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Bound by desire.
It's Jada Pinkett Smith's directorial debut and she somehow makes Paz Vega parading around in translucent lingerie lethally boring.
Facts of the Case
Julian Wright (Jason Clarke) is a big deal honcho in a lucrative marketing firm, on the cusp of achieving his life's ambitions by scoring a huge merger deal that will pay out millions. Just as he's about to make those dreams comes true, he meets an exotic woman (Vega) who bewitches him with her flowing hair, sexy accent, skimpy underwear, and erotic acrobatics. No sooner does he get his illicit affair on, Julian's life hits a tailspin, alienating friends, family, and coworkers, jeopardizing his promotion, and flirting with self-destructive violent outbursts.
That synopsis may sound kind of cool, interesting, and sexy, but trust me…The Human Contract is mind-numbing. First-time director Jada Pinkett Smith has a nice visual touch and can develop a stressful atmosphere, but her pacing and storytelling needs some serious help.
At its heart, The Human Contract is the simplest of stories: successful man meets mysterious woman, falls in love, has a secret, and emotionally implodes. The End. There may be other themes bubbling beneath the surface, like the question of why a man who has everything must pursue the unattainable, or how the true nature of lust and control lays to waste everything on the periphery, blah blah blah. In a film as dreadfully slow as The Human Contract, those messages are drowned in a quagmire of tedium.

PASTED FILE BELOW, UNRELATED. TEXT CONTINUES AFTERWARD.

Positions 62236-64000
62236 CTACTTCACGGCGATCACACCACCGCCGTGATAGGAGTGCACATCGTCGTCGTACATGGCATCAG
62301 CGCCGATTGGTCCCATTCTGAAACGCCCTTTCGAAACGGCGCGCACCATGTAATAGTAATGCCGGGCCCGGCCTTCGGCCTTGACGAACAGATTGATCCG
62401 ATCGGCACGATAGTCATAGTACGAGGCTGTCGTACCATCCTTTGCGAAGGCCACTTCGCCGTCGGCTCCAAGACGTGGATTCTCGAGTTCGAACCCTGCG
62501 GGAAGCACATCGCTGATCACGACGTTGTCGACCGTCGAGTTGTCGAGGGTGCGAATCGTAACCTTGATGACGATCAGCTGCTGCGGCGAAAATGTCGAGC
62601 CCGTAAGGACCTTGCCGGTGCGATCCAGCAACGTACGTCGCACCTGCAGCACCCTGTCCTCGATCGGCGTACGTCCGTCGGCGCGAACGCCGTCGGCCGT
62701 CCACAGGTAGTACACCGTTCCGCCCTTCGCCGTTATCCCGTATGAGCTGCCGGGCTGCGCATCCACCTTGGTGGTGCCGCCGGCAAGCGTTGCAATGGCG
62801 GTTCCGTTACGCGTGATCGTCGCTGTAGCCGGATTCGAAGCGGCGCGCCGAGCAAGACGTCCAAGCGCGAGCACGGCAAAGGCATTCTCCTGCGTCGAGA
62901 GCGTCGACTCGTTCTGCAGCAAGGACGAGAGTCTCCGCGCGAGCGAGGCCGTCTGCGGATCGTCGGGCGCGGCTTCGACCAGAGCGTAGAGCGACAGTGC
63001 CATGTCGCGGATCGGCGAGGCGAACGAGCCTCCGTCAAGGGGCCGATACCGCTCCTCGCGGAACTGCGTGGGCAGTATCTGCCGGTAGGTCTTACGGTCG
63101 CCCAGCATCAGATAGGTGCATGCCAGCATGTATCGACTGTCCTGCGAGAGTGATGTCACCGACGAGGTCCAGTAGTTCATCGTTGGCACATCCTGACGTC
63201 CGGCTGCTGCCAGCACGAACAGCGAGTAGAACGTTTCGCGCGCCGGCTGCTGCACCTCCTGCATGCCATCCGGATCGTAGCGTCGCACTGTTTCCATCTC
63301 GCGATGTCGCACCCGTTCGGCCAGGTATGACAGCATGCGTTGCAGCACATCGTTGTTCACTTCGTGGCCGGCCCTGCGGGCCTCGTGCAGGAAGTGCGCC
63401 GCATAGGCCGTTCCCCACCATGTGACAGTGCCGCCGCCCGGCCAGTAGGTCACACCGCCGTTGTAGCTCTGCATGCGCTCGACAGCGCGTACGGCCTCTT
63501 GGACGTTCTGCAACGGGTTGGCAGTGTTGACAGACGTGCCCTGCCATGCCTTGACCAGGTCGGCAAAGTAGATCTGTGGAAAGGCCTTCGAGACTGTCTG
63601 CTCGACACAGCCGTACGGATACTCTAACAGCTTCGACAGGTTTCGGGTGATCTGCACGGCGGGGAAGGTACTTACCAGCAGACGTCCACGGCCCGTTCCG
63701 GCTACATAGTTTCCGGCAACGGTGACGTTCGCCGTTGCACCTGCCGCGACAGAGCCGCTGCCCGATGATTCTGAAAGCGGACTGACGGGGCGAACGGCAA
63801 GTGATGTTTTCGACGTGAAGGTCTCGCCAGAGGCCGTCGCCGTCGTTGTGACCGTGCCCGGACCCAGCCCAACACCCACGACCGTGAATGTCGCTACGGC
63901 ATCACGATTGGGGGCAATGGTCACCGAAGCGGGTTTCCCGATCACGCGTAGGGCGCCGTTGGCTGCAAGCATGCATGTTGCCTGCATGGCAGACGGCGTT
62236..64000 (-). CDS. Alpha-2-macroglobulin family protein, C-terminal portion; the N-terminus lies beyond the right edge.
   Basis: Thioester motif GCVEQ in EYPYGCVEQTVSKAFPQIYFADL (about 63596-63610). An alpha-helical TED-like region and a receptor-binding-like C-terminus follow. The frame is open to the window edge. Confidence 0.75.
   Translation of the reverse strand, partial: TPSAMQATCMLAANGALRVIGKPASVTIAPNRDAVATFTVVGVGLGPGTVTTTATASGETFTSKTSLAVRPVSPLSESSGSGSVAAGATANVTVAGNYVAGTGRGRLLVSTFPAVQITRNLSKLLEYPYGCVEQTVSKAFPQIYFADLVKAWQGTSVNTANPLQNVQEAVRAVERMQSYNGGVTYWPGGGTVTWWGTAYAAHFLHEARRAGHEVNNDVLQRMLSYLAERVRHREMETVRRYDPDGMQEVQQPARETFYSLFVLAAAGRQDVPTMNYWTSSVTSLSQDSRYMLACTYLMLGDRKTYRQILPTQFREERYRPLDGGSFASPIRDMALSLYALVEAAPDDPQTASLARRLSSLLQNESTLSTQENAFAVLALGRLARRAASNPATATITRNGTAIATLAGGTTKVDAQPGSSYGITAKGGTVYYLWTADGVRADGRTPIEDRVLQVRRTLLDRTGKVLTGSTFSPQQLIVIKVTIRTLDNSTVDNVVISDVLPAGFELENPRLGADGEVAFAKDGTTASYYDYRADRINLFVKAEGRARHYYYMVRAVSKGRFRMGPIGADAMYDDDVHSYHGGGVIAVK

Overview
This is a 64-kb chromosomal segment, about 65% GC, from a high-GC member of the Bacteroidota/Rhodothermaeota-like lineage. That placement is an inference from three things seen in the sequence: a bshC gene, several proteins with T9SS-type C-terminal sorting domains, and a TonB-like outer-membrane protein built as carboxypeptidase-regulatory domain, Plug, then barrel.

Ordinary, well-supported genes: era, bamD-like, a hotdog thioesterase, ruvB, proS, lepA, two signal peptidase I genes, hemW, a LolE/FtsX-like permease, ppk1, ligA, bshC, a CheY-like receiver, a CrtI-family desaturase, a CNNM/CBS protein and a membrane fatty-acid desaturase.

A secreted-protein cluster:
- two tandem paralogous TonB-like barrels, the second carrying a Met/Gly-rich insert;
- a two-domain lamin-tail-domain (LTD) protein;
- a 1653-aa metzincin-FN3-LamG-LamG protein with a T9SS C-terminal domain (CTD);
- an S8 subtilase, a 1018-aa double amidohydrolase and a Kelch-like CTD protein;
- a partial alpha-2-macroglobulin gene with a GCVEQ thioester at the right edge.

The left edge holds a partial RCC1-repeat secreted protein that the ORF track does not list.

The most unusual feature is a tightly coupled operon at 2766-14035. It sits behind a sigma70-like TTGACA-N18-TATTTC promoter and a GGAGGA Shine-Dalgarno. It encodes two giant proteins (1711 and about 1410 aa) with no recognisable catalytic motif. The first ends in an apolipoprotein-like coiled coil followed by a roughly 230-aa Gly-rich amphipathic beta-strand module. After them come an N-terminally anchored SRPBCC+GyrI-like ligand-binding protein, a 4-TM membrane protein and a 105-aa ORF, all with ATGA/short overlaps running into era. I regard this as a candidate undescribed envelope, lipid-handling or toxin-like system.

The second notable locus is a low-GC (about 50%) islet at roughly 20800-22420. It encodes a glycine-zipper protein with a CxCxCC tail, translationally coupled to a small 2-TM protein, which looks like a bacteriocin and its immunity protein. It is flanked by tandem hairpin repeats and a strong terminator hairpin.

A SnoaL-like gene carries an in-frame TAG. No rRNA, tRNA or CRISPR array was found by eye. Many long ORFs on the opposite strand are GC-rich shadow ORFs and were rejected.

The biggest problem is that not a single character here is worth investing in. As the molasses-slow narrative marches on, I didn't give a fig, making the viewing that much more of an endurance trial. Idris Elba is worth rooting for, but that's just because the guy's an awesome actor and I want to see him get as much screen time as possible (alas, he's wasted here as Julian's lawyer/ignored-conscience). Both Julian and his wife aren't terrific people. The former is an impulse-driven crybaby, the latter a manipulative weirdo. Julian can't seem to get it into his head that the only cost for having a carnal relationship with someone who looks as hot as Paz Vega is to not go all crazy over the fact that she's married to some guy who doesn't mind his wife boinking other dudes. Now I'm not endorsing infidelity or aggressive limo sex with strangers, but if that's your scene—as it is obviously Julian's—don't look a gift horse in the mouth, nancy-boy!
This one may be geared towards R-rated content surveyors, but don't let the "Strong sexual content" warning fool you. For a film built solely on unbridled libido and lingerie, there is no nudity here. I suppose you could classify the limo scene as "strong," but that's mostly for the fully-clothed gyrations and grimacing. Hey, it doesn't make a bit of difference to me. The disc art, though, seems intent on pushing the erotic angle of the film.
My disappointment aside, The Human Contract is a well-staged film and carries a solid noir sense into its clean 2.40:1 anamorphic widescreen transfer. Two 5.1 tracks (English and French) supplement. Extras: Commentary from Pinkett Smith and cinematographer Darren Genet, and a pair of solid making-of featurettes.
Don't sign this Contract. You may risk a coma.
Guilty of Overusage of the Fast Forward Button in the Third Degree.
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